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SALT LAKE CITY — Salt Lake police say they're still trying to sort out what happened during a youth soccer tournament over the weekend in which a parent displayed a rifle, causing a huge panic among players and spectators who ran for cover.
On Saturday, at a U.S. Youth Soccer tournament held at the Salt Lake City Regional Athletic Complex, 2280 N. Rose Park Lane, either two parents or two groups of parents got into an argument, said Salt Lake Police Sgt. Mark Wian.
Several people on social media claimed the argument was between two men with ties to the same girl on one of the teams.
The argument escalated, resulting in one man going to his car, according to witnesses, and getting a rifle, Wian said.
Other details such how the man displayed or held the rifle, whether he pointed it at anyone, whether he brought it onto the playing fields or if he remained in the parking lot, were still under investigation Monday. No shots were fired, no one was injured and no arrests were made.
The incident caused a huge panic, with some people screaming "active shooter" and parents and players running to take cover behind cars in the parking lot, according to several witnesses who claimed to either be at the tournament or had friends who were there. Some people scaled fences and took shelter in the homes of random residents, according to social media posts.
"One of our defenders was coming on to the field and yelling at everyone to start running, because there was an active shooter," said Nate Shepherd, a 16-year-old soccer player who was at the tournament. "Everyone was just super, super scared and didn't know what to do."
People were running from field to field relaying the information about the situation, Erin Shepherd, Nate's mother, said. People started jumping the fence at the complex, and some were helping hand people over the fence, she said.
Erin Shepherd recalled not knowing whether to lay flat in the grass, or to try to run and hide.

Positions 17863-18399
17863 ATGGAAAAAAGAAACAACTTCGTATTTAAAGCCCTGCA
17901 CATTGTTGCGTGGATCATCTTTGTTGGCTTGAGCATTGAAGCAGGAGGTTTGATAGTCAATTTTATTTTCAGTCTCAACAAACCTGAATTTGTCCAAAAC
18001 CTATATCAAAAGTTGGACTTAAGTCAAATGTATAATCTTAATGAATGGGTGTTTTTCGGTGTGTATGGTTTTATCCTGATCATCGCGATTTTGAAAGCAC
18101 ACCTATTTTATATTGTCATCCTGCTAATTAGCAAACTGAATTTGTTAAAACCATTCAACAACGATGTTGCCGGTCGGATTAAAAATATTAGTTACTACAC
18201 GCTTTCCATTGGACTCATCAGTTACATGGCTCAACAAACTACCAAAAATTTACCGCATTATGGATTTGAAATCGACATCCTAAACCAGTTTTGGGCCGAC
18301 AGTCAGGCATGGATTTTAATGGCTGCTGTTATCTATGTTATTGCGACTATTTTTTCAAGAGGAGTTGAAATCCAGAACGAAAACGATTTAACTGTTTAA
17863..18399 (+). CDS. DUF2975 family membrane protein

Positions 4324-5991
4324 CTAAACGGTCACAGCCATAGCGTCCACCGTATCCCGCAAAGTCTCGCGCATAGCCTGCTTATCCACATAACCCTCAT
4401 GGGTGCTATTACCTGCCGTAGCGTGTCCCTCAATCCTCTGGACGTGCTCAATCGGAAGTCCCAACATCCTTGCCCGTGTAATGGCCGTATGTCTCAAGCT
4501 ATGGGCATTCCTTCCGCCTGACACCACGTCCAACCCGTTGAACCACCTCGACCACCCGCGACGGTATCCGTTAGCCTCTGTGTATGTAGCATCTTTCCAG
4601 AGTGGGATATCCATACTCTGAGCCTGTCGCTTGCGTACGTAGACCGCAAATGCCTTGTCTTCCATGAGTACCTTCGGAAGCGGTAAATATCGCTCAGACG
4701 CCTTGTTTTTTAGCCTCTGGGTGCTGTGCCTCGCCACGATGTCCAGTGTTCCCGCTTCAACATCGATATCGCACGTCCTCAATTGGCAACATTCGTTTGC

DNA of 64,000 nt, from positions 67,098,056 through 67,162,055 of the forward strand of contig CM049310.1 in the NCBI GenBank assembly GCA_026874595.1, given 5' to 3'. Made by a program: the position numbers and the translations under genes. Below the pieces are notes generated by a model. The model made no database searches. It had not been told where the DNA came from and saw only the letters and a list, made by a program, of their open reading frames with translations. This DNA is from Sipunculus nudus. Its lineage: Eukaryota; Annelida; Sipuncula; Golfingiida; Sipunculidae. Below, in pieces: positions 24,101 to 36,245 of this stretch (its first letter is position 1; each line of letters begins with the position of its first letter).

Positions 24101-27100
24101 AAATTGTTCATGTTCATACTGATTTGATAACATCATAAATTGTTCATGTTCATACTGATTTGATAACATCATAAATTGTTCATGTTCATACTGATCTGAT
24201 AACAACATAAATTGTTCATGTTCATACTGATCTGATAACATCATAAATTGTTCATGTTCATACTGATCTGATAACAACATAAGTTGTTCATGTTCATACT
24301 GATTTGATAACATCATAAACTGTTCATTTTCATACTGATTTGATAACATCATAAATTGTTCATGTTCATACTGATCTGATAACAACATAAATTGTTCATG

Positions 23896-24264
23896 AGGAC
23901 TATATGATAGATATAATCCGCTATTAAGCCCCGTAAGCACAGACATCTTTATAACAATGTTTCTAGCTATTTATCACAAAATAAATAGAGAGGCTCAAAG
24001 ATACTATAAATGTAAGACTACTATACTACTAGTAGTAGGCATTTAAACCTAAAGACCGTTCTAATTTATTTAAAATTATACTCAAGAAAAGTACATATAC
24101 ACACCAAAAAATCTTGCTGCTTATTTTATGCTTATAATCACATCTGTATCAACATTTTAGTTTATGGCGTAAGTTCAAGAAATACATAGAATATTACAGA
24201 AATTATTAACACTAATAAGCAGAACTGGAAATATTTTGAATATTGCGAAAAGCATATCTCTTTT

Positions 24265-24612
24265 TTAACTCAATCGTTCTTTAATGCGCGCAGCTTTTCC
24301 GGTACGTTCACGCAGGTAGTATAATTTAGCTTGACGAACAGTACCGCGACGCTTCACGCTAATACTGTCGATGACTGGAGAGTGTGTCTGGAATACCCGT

"No one knew really what was going on, and you didn't know what to do other than just run," she said.
"It was pretty traumatizing," a parent who was in her car outside the complex when it happened, told KSL. "My kid is pretty shaken.
"It's sad that it's over a freaking soccer game, it's come to that," she continued. "I think we do need to realize that kids sports are just that – they're a game, and there's kids involved."
"Guns have no place at youth sporting events. Unbelievable," another woman, who had a daughter playing in the same tournament, commented.
Wian said 911 dispatchers began receiving calls at 2:32 p.m. The first officers arrived at 2:47 p.m. and contact with the man with the gun was made at 2:51 p.m.
The incident prompted U.S. Youth Soccer to issue a statement in response.
"We are both saddened by the traumatic experience for all involved, but also extremely proud of staff and volunteers who worked quickly to help local authorities defuse the situation, remove the individual(s) involved and assuage the concerns of teams and players. The team associated with the individuals involved has been expelled from the remainder of this weekend's event," the soccer association stated.
"We are disheartened that the actions of certain individuals have made many of those who love the game question their safety. Our priority is to provide a safe game-day environment, but the limits of our influence are clear when individuals choose anger over safety. Sadly, we live in a world where a disagreement can lead to tragedy."
The group said additional sanctions may be placed on the parents or the team in the near future.
In a similar incident in April, Orem police were called to a youth soccer game when an argument between parents got out of hand and someone yelled, "Gun!," according to witnesses.
Wian said detectives are still looking to collect statements from people who were at Saturday's tournament and any cellphone video that might have been taken to assist with their investigation. Witnesses can call police at 801-799-3000.
Contributing: Jacob Klopfenstein, Ladd Egan